Staff profiles: Culture, Continuity & Transformation
Members of staff working in the Culture, Continuity & Transformation research priority area.
The Culture, Continuity and Transformation Research Priority Area supports research and education that is critically reflective of its role in shaping culture and works towards social justice, wellbeing, ecological sustainability, and general cultural enrichment.View our research projects
Our research gains insight into culture through detailed analysis of representation in texts, novels, scriptures and historical records to life narratives, films, and everyday texts such as magazines.
Another aspect of research is the creation of cultural artifacts including plays, novels, and poems. The analysis and creative practice frequently explore key issues affecting the lives and wellbeing of many, such as colonialisation, racism, trauma, sexism, political repression, and ecological destruction.
These issues, explored using literary, philosophical, theological, political, ecological and linguistic theories, and the results of the research, inform practical impact activities designed to make a difference in the world.
This theme examines how new approaches to the past in terms of culture, heritage, and memory can be used to address issues of contested heritage such as those revealed in the aftermath of the Black Lives Matter protests of 2020. Using local case studies and collaborating with local institutions and organisations, this area promotes a more critical understanding of history to help bridge social divisions.
This theme provides a focus for research into the politics of representation. Research explores the impact of literature and texts on wider audiences and the capacity to inform public and political debates. Connections are made between textual innovation and thematic content. Studies are informed by current debates around feminism, postcolonialism, genre, ecology, critical pedagogy, and social justice.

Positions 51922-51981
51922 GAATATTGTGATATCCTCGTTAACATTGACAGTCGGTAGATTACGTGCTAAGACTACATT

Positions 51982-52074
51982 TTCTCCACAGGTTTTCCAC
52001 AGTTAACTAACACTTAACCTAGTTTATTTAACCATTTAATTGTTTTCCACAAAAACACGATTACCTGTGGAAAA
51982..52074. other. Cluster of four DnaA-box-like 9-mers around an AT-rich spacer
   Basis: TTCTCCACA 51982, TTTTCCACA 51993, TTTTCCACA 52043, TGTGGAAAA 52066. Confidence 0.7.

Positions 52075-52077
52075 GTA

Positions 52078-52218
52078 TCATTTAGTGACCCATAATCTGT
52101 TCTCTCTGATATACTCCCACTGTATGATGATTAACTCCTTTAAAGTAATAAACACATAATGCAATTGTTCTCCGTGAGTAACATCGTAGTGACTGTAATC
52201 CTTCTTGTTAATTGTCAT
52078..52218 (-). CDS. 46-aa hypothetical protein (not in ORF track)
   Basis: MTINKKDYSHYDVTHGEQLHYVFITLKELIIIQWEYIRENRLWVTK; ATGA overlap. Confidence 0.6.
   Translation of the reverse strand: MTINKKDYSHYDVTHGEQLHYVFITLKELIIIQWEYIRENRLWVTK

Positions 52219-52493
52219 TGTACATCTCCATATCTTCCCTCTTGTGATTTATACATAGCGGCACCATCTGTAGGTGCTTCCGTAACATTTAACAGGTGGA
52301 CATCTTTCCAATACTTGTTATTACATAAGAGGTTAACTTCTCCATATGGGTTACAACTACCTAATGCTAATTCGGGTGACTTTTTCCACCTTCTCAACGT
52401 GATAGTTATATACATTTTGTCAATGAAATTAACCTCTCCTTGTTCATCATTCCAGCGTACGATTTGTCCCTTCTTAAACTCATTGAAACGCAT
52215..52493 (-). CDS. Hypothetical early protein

This theme embraces research and impact integrating religious ideas and experience and their artistic, literary, dramatic and musical interpretation and expression for public benefit. Areas of interest include interpretation of the Song of Songs in its original context and via paint on canvas, and Hindu traditions as a source of new strategies for addressing social justice issues and Covid.
The International Centre for Biblical Interpretation aims to promote scholarship that studies the Bible in its various ancient contexts and engages with its subject matter in such a way as to advocate its continuing significance for life in church and society.
Contact Arran Stibbe, research priority area convenor for Culture, Continuity and Transformation.
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